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Architect of taste

Architect of taste 1

IF YOU look through social media platforms, pictures of pastries are attractive. Being a pastry chef may be a dream-come-true job for many, but little do they know about the many challenges along the way.

“I still remember the first day of the class, I was in a team of three and we were all new to this line. Neither of us had any experience in the kitchen. As I stepped into the kitchen for the first time, I was told to make bread,” reminisced pastry chef Chong Ko Wai.

“Neither one of us had any experience. We were all so clumsy during the first practical class and it was a total disaster! Fortunately, I started [learning]. Every time the baked goods came out during practical class, it gave me unspeakable satisfaction, which drove me even further.

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“I was so obsessed with pastry making that I purchased the same tools and ingredients right away after my class so I could do it at home. The first pastry I made at home without any guidance from lecturers was a black forest cake, and it was a total disaster.

“The sponge cake was hard as a rock, and the kitchen was a mess. My mother even banned me from baking in the kitchen due to the mess I created.”

But this setback did not discourage him. In fact, it sparked a determination to improve and to do better.

After many attempts, Chong learned that the most important ingredient to becoming a successful pastry chef is “determination.”

“Being humble has been my principle throughout the years of my career,” he added. “I will always assess my work to make sure that I continue to improve.

“I would never tell myself that my pastry is perfect, so that I will continuously push myself to improve.”

What inspired you to become a pastry chef?

“It all started with a book, which I picked up at a local bookstore. It was a Japanese book on pastries (written by a professional chef) which was so different from the rest of the pastry books on the shelf. I never thought pastries could be so beautiful, compared to what I usually see in Malaysia. That was how I started to get deeper into pastries.”

What are the challenges you face as a chef?

“As a chef, we are constantly facing challenges from different aspects, such as contemporary trends, current customer taste preferences and the latest technology. It takes dedication to stay in the field.

“A pastry chef is more like an architect of taste, whereby looks and taste are equally important.”

Do you have any memorable moments?

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“The most memorable moment was during 2016, when I and my team-mates succeeded in winning the second place for mixed pairs at France’s international pastry competition (Mondial des art sucre).

“For many years, the podium was dominated by certain countries such as France, Italy, Japan and other European nations. No one thought Malaysia would make history at that time, as our country was on the list of so-called underdogs.”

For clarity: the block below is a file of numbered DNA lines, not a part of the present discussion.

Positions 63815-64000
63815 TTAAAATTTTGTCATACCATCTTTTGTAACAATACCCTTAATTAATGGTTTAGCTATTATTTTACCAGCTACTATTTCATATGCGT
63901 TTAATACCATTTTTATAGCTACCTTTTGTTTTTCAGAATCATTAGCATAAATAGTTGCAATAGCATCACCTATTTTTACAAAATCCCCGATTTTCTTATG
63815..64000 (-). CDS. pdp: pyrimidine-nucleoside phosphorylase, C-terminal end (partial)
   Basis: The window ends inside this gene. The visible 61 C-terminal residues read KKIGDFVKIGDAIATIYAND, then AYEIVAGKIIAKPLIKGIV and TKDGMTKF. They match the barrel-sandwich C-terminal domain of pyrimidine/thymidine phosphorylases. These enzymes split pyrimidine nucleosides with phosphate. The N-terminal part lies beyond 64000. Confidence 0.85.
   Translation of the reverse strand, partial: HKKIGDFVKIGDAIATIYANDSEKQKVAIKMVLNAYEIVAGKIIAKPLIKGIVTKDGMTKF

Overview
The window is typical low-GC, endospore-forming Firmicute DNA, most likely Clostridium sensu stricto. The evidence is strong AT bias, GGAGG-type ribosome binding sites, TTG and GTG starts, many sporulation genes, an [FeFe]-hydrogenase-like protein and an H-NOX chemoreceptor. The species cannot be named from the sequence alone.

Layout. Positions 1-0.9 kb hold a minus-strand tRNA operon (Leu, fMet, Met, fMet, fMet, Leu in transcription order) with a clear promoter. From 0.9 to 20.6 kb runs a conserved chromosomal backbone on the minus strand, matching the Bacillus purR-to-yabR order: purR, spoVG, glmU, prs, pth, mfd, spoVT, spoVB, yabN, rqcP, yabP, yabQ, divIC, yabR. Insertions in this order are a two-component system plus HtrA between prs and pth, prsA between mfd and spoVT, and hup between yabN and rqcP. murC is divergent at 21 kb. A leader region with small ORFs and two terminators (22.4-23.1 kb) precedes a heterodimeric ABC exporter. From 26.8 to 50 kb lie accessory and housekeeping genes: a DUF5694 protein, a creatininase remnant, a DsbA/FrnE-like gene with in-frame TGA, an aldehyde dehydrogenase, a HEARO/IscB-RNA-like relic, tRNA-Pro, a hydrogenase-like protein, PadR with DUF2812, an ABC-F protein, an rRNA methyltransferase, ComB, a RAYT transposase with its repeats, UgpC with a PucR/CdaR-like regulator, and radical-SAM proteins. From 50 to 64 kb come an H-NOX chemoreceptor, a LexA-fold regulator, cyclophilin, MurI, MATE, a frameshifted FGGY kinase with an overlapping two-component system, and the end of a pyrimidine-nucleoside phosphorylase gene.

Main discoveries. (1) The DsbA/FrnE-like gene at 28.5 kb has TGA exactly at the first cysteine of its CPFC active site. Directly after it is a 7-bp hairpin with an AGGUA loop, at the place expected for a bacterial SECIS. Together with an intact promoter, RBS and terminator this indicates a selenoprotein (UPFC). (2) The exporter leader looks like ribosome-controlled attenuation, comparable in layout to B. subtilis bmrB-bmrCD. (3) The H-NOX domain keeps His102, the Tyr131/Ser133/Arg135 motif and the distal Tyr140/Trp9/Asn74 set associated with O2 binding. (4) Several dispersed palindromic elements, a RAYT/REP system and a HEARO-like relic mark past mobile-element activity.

What is your favourite flavour?

“Vanilla and lime are my favourites as they are basic flavours, simple and comforting.”

What is the most difficult or challenging part in making any pastry?

“The most challenging part I would say is satisfying different people’s tastebuds, as people from each region have different preferences in terms of sweetness and flavour combinations.

“Finding the right balance involves a lots of work. Maintaining food costs and yet still delivering quality (for pastry) is also one of the headaches, as many customers demand for good quality, but yet they are not willing to pay the price, which leads to using many alternative ingredients as a replacement, such as flavouring, margarine and non-dairy cream.

“These are not visible to the average customer, who is keeping up the competitive prices. It takes huge courage for a pastry chef, who believes in [his work], to stand by his principles and deliver good quality pastry.”

What is your plan for the future or goal in your life?

“To create pastries with a good balance between price and quality.”

Tell us about the Peanut Butter Jelly Rolling-Pin (Pate á Choux).

“The rolling-pin is one of the tools, which I use for my pastry-making. So, I decided to bring it to reality by making an edible rolling pin.

“The flavours of this pastry are peanut praline, raspberry jam and choux. Peanut is a familiar flavour, so I wanted to use a French technique with a touch of Malaysia, to highlight the peanut ingredient.

“The challenge is in the baking. I need to control the baking of Pate a Choux (also known as cream puff) with a specific shape. It takes a few baking tests to get it right, as it involves a consistent oven heat and the right selection of flour.”


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